One of the hottest topics in the 3D printing universe is what method to use that will get the part you are printing to stick to the printer’s print bed while it is being printed, and also let you easily remove it when printing is finished. The general term for this is “printbed adhesion”.
Obviously there are 2 parts to this subject – the sticking part and the removing part. If your part becomes un-stuck while printing it will be ruined because the printer gets no feedback from the part it is printing. An un-stuck part will move around on the printbed while the printer continues to extrude filamant, all the while assuming it is depositing filament in the correct place. The net result of this is “printing spaghetti.”
Good bed adhesion means the part stays stuck to the bed while it is being printed, but also allows you to remove the part from the bed when it is finished. This is not quite as simple as it seems because 3D printers print in layers, and if the first layer is stuck too well to the printbed your part can become de-laminated when you try to take it off. Or worse, it can simply break into pieces.
The situation is made even more complex by the different nature of different types of printing material. The most common types are PLA and ABS plastic. These look about the same but have quite different physical characteristics. There are quite a few other materials used for 3D printing and each has it’s own adhesion characteristics.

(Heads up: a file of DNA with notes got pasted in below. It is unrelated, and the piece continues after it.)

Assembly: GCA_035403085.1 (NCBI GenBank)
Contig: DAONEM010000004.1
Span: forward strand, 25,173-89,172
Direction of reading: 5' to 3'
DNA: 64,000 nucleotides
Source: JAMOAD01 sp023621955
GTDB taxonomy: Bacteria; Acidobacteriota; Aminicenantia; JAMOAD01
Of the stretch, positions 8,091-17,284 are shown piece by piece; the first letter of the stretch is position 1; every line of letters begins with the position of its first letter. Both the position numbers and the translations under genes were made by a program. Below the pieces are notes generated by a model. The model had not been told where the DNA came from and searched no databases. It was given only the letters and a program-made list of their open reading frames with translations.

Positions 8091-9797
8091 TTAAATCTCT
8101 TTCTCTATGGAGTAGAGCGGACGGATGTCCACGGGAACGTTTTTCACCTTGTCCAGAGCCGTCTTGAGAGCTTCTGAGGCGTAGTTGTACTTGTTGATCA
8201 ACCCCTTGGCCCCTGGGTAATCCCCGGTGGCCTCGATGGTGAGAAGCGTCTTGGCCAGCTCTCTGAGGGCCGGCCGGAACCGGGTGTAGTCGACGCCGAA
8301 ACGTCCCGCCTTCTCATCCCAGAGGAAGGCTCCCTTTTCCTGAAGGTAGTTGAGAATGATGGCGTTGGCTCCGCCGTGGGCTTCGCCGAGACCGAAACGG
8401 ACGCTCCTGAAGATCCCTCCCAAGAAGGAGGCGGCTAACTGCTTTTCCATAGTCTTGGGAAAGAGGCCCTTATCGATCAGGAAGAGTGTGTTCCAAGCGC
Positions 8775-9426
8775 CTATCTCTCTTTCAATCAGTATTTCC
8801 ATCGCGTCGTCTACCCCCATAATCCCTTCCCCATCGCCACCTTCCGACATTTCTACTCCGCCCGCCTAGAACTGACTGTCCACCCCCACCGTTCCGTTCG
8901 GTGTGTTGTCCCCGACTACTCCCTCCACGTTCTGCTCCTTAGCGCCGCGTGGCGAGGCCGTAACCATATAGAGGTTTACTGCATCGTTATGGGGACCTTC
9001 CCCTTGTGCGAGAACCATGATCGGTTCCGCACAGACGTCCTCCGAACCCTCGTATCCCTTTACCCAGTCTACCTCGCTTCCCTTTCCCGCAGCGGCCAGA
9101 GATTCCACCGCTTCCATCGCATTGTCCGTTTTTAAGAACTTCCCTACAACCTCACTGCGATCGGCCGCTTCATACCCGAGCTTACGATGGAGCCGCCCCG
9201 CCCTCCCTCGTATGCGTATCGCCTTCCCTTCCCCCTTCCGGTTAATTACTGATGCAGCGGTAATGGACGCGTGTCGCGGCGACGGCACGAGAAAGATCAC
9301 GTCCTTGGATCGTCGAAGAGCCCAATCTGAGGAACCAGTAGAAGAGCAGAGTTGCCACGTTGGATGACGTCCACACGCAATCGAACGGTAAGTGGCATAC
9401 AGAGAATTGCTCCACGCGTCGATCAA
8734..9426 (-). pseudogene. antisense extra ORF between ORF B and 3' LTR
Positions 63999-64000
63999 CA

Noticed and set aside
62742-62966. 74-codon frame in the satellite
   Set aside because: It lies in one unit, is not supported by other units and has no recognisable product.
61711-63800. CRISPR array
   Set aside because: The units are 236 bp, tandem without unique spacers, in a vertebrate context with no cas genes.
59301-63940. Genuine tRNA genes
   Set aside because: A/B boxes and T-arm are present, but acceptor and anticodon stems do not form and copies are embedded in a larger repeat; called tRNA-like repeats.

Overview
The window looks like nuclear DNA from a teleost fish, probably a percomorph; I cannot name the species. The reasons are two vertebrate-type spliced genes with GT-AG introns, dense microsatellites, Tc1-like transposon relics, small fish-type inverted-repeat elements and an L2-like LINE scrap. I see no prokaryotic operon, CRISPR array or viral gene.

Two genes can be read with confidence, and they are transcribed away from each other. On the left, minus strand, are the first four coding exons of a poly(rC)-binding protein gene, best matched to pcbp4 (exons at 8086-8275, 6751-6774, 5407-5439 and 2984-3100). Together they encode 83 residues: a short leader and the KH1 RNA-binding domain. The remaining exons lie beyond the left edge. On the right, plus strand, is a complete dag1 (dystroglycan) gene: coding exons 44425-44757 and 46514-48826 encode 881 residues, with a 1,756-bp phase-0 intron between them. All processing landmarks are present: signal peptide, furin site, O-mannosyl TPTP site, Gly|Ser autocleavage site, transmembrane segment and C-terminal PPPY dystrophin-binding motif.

To simplify my workflow I decided to settle on PLA material. This is probably the simplest and lowest cost material for 3D printing. It produces nice looking results, is reasonably strong, and is readily available. There is also a lot of information online about how to get good bed adhesion with PLA. I tried them all and found that none were good on a consistent basis.
I finally found a solution that does work well and that i have been using exclusively for more than 6 months now. It is a printbed called a ZebraPlate (or ZebraSkin) made by a company named PRINTinZ.
Update 29 Mar 2018
The PRINTinNZ website no longer exists. For some reason the company decided to cease operation sometime in early 2019. But I found an alternative solution that works perhaps even better: FlexiPlate.
The FlexiPlate is a clear disk that sits on top of the printbed. It looks like it is made from sort sort of glass, but it is actually plastic. I secured it with binder clips. This makes it easy to remove from the printer and flex just as their video shows. It is very easy to remove large prints from the plate.
There is a trick to making the FlexiPlate work well with an unheated printbed and PLA: quickly wipe the plate with a clean cloth dipped in acetone. The Acetone dissolves the top layer of plastic and roughs it up a bit. This allows for much better adhesion. It also destroys the nice shiny clear finish on the surface of the FlexiPlate. Here’s a photo of my FlexiPlate after a number of prints:
Yes, it looks bad. But it works really well – just like their video shows.